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DIY Emoji Pins – Express Yourself IRL

Last night's takeout is today's art.

  • 5 /5
    Difficulty
  • 8+
    For Ages
  • $15
    Expense

Directions

  • 1 Get help from an adult to use the boxcutter to detach the the square bottom and top of the plastic food container. Once an adult makes the first slices, you can finish cutting it loose with scissors.
  • 2 Use a circular item (like a tape roll or bottom of a coffee cup) to draw two circles on each of the plastic squares.
  • 3 Draw your one-of-a-kind expressive emoji face on each of the plastic circles using whatever colored Sharpies you like.
  • 4 Cut the faces away from the rest of the plastic and place them on a foil-covered baking sheet.
  • 5 With the help of an adult, put the sheet in the oven for 2-3 minutes at 275 degrees. Watch the plastic shrink down to pin size!
  • 6 After the pins have cooled, paint the side you did not draw the face on yellow to give it that emoji flare.
  • 7 Add a drop of clear adhesive to the back to stick on your pin back.
  • 8 Wear your emotions on your sleeve, shirt or backpack!

The Sci Behind the DIY

Not only will kids be able to personalize their pins, but they’ll discover why plastic containers shrink when put in the oven. The plastic containers—known scientifically as polystyrene—have polymers that all bunch together when exposed to heat, which causes the plastic itself to shrink. This happens when the containers are made, too, but they’re ironed out while they’re still hot and then quickly cooled down so they remain flat.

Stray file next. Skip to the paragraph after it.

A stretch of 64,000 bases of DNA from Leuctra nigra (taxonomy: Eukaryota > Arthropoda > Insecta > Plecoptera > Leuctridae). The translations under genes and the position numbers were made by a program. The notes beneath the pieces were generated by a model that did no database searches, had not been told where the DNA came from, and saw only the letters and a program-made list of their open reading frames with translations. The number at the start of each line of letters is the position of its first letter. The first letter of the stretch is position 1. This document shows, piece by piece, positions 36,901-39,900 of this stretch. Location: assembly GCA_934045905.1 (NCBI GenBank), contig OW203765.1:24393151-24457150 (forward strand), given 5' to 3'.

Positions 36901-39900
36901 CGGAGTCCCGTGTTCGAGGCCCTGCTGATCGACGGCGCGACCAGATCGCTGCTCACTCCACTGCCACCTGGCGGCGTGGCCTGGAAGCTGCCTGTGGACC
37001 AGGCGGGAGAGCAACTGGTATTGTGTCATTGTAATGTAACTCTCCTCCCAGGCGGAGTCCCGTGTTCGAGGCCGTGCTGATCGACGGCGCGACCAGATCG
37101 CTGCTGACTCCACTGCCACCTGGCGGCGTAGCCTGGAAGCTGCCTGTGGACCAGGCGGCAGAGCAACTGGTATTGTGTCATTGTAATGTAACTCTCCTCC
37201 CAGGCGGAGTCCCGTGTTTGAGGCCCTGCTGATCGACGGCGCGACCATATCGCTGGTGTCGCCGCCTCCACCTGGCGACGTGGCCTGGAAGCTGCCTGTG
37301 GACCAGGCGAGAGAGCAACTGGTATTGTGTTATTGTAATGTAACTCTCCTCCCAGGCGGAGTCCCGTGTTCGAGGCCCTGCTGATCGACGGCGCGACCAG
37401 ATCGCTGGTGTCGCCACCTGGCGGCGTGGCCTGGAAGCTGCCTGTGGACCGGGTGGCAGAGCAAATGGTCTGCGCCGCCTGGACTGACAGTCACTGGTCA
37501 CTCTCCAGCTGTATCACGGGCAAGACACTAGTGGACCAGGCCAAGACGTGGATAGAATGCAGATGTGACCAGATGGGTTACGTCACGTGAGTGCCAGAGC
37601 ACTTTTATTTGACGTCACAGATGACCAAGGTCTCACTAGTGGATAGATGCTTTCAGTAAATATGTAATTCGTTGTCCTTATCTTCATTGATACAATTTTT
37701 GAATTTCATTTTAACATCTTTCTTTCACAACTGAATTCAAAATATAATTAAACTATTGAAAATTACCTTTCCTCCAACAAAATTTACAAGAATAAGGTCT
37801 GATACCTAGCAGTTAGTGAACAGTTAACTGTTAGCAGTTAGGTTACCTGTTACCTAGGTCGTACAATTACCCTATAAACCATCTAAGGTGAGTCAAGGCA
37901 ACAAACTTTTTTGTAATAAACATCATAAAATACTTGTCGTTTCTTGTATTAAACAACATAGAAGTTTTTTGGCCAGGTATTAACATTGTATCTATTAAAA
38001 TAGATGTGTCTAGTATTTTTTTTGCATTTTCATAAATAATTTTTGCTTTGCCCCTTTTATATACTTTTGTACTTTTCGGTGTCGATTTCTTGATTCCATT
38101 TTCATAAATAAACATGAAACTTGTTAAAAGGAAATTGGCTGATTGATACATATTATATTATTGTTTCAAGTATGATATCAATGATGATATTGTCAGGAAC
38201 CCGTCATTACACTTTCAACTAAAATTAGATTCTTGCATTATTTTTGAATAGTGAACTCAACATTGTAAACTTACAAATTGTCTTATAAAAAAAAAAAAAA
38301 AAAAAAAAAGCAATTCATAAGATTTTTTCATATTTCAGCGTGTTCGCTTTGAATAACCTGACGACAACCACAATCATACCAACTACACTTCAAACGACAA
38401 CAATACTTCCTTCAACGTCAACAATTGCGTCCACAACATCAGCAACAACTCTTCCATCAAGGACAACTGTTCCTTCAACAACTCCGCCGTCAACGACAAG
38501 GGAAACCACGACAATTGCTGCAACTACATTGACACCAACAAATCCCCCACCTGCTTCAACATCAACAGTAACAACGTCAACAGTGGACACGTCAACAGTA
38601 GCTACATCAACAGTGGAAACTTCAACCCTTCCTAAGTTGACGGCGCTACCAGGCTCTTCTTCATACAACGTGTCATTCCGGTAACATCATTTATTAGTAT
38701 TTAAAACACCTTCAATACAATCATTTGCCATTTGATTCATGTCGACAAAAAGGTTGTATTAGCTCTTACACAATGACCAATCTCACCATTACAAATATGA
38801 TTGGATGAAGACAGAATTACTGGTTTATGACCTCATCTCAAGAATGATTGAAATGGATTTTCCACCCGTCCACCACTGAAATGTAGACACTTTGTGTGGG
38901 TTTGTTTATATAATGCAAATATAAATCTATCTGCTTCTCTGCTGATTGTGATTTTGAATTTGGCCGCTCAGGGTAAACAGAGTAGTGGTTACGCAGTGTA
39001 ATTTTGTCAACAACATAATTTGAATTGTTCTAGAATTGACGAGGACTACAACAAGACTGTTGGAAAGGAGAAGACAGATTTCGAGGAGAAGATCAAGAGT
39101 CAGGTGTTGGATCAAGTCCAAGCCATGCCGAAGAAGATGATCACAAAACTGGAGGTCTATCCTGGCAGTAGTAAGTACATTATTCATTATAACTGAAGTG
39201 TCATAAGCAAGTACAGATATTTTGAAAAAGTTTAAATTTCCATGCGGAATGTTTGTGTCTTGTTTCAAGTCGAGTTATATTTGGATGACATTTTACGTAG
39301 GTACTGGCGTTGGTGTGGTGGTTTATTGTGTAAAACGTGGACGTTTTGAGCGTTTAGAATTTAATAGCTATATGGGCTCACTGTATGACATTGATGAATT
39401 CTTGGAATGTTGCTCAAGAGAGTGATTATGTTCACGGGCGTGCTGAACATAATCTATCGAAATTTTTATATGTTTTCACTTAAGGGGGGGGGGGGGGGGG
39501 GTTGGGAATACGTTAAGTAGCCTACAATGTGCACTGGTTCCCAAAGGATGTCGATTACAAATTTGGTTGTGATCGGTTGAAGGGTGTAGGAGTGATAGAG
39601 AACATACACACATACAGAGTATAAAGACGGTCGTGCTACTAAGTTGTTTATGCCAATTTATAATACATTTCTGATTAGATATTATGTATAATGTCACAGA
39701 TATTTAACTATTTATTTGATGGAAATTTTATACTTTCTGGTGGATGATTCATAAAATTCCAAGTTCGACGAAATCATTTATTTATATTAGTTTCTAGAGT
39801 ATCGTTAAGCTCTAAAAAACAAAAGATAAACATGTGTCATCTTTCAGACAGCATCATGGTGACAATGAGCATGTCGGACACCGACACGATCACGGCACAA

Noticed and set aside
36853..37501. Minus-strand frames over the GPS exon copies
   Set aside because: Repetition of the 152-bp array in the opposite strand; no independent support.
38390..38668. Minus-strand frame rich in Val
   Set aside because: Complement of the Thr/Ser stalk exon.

In the tech world, this shrinking process is extremely helpful to scientists, namely in nanotechnology. Scientists use nanotechnology to look at materials like glass and use these findings to help make solar cells and high-density displays. Sometimes that glass has patterns that scientists need to adjust. Printing glass with these patterns can take a long time and be very expensive, but using the same plastic used to make the emoji pins, scientists can print and shrink the patterns quickly and at a low cost. So, that pin your kid is proudly wearing to school is made from the same stuff that’s changing the way scientists do research.

 

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